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the King's Household, proceeded to an choly event, the reader is referred to the examination of the body. The result public journals, which have reported the was, (according to the Times' report), particulars with great minuteness. One that his Majesty's disorder was an ex- of them describes Windsor Castle as an tensively diseased organization of the immense solitude. “ No person except beart; this was the primary disorder, on special business was admitted within although dropsical symptoms subse- the inner portals ; no public functionaries quently supervened; and, in fact, there were seen without; and the few attenwas a general breaking-up of his Ma- dants who passed in and out were in jesty's constitution. The heart was deep mourning. The royal standard is uncommonly enlarged, but there was lowered half-mast high, and every winno effusion of water in the thoracic ca- dow of this magnificent pile is closed." vity. The valves of the heart had be- Indeed, the terrace and such apartments come partially ossified, and there was as were usually shown to the public, a considerable degree of fatness about were closed some days previous to the that organ generally. The liver was not death of the King; but, to compensate diseased; the lungs were, we under- for the disappointment of visiters, the stand, ulcerated, and there were drop- royal cottage was open to their inspecsical symptoms of the skin in various tion. parts of the body, but not of a nature At this moment, a distant view of necessarily to produce death. They Windsor Castle would sadden the lover appeared rather the eventual conse- of 'meditation, even were he amidst the quence of the impeded circulation of joyous scenes of the surrounding counthe blood, owing to the disorganization try. How deep then will be his melancholy of the functions of the heart. There on approaching the vast pile, and assowere also indications of disease of the ciating its new-sprung glories with the bones, arising from the primary dis- memory of the Monarch at whose fiat order : indeed, the debilitated circula- they rose in all the pride of modern art; tion of the vital fluid had every where till Death left the traces of its long existence.

Came at the last, and with a little pin The torture which the King suffered Bored through his castle wall, and — farewell during the paroxysms of his disorder King! must have been excruciating ; since it is

Mute will be the spectator's woe, and said that his moans were at times even

silent his sorrow; while he will say with heard by the sentinels on duty in the

the poetquadrangle, the stations of two of whom were removed some weeks since to a All fesh is grass, and all its glory fades

Like the fair flower dishevell'd in the wind; greater distance, in consequence of the

Riches have wings, and Grandeur is a dream; soldiers having mentioned the sounds The man we celebrate must find a tomb, which they overheard. Alas! what And we that worship bim ignoble graves. must have been the melancholy of their meditations, in the stilly hour of their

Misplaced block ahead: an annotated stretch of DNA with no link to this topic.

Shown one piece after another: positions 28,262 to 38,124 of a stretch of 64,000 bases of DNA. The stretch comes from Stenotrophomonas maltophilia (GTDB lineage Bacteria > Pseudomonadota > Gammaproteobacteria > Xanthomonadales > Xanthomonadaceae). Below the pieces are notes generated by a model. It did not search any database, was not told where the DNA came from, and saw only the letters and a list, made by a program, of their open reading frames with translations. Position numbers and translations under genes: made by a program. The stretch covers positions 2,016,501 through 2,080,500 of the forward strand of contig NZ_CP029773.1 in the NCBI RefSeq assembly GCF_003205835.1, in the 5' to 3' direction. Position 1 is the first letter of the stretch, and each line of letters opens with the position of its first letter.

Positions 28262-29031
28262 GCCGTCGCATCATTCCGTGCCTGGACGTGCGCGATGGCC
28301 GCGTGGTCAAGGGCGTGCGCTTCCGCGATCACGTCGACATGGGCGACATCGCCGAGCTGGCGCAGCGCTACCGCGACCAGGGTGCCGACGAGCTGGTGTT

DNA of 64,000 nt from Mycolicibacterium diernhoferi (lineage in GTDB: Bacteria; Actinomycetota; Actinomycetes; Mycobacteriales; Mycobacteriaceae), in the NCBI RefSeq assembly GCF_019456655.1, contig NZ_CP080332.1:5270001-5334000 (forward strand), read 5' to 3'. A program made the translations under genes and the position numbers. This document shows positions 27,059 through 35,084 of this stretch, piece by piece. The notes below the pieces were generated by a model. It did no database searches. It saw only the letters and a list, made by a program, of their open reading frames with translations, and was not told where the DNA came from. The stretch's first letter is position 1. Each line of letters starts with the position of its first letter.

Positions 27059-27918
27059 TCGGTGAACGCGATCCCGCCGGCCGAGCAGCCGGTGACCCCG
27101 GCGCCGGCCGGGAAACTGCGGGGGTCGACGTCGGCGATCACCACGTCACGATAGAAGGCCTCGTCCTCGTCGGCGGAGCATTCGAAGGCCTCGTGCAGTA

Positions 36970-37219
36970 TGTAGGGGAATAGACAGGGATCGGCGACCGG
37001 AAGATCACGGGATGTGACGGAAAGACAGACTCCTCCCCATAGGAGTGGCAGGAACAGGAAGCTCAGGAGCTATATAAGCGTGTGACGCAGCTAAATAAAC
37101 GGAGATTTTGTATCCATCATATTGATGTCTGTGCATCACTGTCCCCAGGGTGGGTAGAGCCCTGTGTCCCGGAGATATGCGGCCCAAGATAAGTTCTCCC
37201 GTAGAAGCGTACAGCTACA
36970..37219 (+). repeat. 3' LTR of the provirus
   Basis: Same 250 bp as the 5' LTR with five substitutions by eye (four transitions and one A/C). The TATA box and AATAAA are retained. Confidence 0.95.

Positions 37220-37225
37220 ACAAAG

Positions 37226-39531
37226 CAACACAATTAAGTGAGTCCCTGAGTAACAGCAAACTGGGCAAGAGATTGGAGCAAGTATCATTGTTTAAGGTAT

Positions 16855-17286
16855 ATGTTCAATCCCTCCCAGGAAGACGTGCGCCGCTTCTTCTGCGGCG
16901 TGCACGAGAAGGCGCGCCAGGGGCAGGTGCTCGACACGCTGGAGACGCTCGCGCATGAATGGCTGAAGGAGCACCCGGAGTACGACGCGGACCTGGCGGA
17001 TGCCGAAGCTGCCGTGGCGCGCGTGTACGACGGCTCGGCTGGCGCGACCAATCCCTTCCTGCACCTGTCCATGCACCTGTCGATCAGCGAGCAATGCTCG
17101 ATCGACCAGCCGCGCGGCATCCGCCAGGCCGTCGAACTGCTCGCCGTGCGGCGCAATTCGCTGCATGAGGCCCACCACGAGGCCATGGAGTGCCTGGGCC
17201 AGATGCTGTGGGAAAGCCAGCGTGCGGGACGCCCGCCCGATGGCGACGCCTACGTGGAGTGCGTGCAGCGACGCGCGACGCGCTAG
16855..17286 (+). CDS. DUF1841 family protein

ROYAL FUNERALS. midnight watch, broken only by the moans of a dying monarch ; for WILLIAM THE FIRST was buried at Caen

in Normandy, in a monastery of which he

Never alone
Did the King sigh, but with a general groan.

was the founder ; but a delay was made

by the proprietor of the land, who deFrom the irregular, and at times lan. manded payment it before he would guid circulation which the disorder of suffer the corpse to be interred. the heart had occasioned, his Majesty Henry the First died near Rouen, and has, within the last three months, found was embalmed and brought to England, temporary relief from a regulated use and buried at Reading. of some liqueurs; mixed Curaçoa, Eau Henry the Fifth died of a pleurisy, de Cologne, weak brandy and water, August 31, 1422, at Rouen, and was were (under regimen ) his general brought thence to London, with a magliquids. No hope of recovery is said nificence suitable to the glory of his life. to have been entertained either by His He was buried at Westminster. James Majesty or his physicians, for the last King of Scotland, accompanied the proseven weeks; the struggle of the royal cession as chief mourner; and all the sufferer was hard, but he was daily sink- nobility, princes of the blood, &c. ating under it, until death relieved him at tended the interment of the royal relast by the pure exhaustion of the mains. On the 14th of the following system. For innumerable incidents and changes simile of the Gazette, officially announcing the

* The only record we have copied, is the far. which are consequent upon this melan- mournful event.

rest,

Pope.

November, the infant son of the de- about three years after the king in con« ceased monarch was carried in great finement, at Bermondsey Abbey, and is state from the Tower, through the supposed to have been secretly interred. streets of the city, on his mother's lap, On the sides of this vault were inscribed, in an open chair, to the Parliament then in characters resembling those of the sitting at Westminster, who recognized times, “ Edward IV.,' with several his right to the throne.